With remarkable consistency theKottonmouth Kings release a new album almost every year like clockwork. This keeps a worldwide legion of stoned fans puffing on their latest hit, while keeping the Kings themselves chronically on tour supporting their releases. “Mile High” is the latest of these releases to spread like ditch weed, but I must confess that at times the whole thing can seem incredibly insular. You either know the Kings or you don’t – you either see them on tour or you don’t. This is something the Kings acknowledge themselves on “Kottonmouth Bitch” – the fact that (1.) their music doesn’t crossover much and (2.) they don’t care.
“It’s a shame how we bring the ruckus
Radio critics and the media duck us
Then you got all these punk muh’fuckers
Suckin on nuts but they still can’t touch us
It’s disgustin, they still won’t discuss us
Fuck your awards, cause the real people love us”
After nearly 20 years of making rap music they are entitled to this attitude. Their albums have been successful despite only occasionally drawing mainstream acclaim, and any critics who have derided their obsession with pot have only made their more popular with a loyal stoner audience. As they say on “Kottonmouth Bitch” that “could be one of the reasons why we stay underground.” The other would be that their rip-rock psychedelic hip-hop doesn’t necessarily translate well to other contexts; furthermore there really isn’t anybody else in rap who can do that style and get away with it. If this is your first exposure to the Kings, don’t expect warm soulful R&B samples, funk synth loops, AutoTune or Alchemist. Their sound is closer to Nine Inch Nails and Skrillex than Nas and Snoop Dogg. The closest they get to a mainstream rap sound (and it’s not that close at all) is on tracks like “Hold It In.”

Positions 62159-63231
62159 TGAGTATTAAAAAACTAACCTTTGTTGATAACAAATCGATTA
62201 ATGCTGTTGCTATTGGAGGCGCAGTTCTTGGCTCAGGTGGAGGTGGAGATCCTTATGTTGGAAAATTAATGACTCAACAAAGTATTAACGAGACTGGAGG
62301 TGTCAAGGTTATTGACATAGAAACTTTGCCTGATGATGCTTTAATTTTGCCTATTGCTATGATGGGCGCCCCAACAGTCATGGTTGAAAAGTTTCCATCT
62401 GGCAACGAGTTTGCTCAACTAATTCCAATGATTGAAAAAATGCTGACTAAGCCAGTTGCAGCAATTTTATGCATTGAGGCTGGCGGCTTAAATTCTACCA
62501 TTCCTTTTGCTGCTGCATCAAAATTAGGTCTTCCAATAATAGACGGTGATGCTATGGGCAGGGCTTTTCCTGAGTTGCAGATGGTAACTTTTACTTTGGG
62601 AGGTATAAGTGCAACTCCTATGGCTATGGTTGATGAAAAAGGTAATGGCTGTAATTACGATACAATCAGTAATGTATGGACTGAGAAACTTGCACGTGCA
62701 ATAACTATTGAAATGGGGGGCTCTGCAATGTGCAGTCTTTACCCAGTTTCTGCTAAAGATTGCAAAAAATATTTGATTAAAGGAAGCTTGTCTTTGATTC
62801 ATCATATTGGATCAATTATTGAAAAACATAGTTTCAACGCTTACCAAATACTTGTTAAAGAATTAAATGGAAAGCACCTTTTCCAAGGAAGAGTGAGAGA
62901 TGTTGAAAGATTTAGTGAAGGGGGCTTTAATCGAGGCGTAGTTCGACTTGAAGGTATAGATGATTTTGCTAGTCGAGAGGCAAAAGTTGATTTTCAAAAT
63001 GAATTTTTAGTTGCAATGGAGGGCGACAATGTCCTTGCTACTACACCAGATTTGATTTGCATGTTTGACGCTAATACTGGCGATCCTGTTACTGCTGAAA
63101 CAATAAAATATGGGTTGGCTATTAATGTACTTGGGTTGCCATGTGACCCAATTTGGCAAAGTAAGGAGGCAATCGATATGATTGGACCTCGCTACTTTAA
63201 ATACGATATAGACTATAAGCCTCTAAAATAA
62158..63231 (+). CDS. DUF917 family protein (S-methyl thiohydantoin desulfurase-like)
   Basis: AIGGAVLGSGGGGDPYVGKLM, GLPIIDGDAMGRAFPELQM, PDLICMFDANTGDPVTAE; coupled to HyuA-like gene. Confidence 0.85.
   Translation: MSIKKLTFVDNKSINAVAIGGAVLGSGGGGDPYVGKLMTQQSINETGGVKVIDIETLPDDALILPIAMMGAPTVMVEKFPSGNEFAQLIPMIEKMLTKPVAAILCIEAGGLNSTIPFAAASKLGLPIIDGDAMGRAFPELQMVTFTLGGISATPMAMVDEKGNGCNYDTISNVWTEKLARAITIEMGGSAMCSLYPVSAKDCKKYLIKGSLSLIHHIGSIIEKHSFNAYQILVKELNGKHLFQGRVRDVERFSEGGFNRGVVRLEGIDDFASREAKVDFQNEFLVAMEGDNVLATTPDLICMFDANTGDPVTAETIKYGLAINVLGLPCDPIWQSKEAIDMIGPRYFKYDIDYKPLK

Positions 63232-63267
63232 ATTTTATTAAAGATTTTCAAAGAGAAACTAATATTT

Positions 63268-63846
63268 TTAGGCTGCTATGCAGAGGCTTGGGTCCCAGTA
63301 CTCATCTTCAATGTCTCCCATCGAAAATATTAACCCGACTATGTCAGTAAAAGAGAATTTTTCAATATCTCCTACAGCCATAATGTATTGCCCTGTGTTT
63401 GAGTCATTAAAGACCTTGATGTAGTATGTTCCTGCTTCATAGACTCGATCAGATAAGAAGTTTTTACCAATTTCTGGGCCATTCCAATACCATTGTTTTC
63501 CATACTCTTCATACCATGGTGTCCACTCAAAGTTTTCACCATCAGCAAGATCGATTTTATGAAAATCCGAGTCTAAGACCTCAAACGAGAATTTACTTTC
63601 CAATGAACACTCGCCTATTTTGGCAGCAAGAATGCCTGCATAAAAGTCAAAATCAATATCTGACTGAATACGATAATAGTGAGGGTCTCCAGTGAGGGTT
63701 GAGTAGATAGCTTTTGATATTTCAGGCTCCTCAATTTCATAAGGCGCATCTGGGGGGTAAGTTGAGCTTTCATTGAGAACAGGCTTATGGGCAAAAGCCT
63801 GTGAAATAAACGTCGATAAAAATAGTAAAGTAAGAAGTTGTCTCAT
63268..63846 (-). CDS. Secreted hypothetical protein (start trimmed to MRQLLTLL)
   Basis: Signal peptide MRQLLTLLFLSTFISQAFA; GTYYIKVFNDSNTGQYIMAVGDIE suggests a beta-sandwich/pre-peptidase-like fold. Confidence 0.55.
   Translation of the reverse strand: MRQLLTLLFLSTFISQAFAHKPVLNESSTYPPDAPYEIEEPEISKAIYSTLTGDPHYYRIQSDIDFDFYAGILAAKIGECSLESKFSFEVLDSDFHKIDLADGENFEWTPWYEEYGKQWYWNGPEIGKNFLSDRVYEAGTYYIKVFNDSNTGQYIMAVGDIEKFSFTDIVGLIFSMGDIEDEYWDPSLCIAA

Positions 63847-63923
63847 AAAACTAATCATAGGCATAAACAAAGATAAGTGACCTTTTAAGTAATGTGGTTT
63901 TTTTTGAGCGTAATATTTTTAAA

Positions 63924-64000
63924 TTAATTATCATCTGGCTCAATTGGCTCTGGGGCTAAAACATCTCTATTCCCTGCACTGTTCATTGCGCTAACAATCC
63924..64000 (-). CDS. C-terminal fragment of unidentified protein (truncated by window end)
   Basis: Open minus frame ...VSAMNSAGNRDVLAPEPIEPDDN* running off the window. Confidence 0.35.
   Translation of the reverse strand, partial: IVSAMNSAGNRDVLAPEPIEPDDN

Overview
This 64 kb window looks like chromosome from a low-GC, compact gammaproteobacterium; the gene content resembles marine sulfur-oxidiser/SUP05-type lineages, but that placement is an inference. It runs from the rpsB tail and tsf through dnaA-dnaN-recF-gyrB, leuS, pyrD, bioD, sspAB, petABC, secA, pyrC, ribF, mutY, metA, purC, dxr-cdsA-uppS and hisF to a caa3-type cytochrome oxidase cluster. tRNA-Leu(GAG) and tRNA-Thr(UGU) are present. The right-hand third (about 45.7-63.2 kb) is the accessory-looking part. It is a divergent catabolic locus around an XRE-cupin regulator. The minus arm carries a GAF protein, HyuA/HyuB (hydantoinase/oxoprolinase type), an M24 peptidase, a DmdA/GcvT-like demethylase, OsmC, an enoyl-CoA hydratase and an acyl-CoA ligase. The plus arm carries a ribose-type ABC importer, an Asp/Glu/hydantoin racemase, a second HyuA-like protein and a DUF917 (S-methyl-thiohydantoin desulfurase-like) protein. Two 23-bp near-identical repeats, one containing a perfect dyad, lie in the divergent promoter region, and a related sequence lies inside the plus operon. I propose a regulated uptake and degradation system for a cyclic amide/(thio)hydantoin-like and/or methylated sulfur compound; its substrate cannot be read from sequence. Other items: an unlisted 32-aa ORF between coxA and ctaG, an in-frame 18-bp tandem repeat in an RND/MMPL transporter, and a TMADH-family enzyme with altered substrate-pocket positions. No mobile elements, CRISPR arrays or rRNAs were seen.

Any parent who found their kid in possession of an album like “Mile High” would understandably be nervous. Like every Kings album that came before it, references to pot are frequent and blatant, announcing themselves in song titles before the tracks even play. “Green Dreams” are made of weed, and who am I to disagree? If you want some, “Get Some.” Don’t be stingy though, “Roll Us a Joint” and make sure you’re “Packin the Goods” at all times. Even their “Honey Dip” with Mickey Avalon is a double entendre, so it’s clear that “the type of girl that’s always got (them) on the high life” doesn’t need more explanation. Let’s be real with each other – there’s nothing at all medical about their marijuana. It’s recreational and they’d rather it was legal. I’m not sure that’s a bad idea.
Depending on the kind of “High” you want, this album comes in many different flavors, with everyone from Best Buy to F.Y.E. to Hastings offering different exclusives with your purchase. At its core though this album is 18 tracks and almost 80 minutes long, so if you’re a hardcore Kottomouth fan you have to be ecstatic about their sheer amount of music to toke up. If you’re more of a casual listener, the volume of material here can be a bit overwhelming, even before the bonus tracks get factored in. As for their rhymes and production D-Loc, Johnny Richter, Daddy X, The Dirtball and DJ Bobby B are as consistent as their yearly album releases. That’s good news since their style, insular and self-referential as it may be, never devolves into an unlistenable musical mess. That’s also bad news since it’s increasingly in danger of going stale like an unsealed bag stuffed in your couch cushion haphazardly. “Mile High” delivers a good buzz, but beware that a new crop of smoked out rappers like A$AP Rocky, Smoke DZA and ScHoolboy Q could steal their market with a more potent strain of music.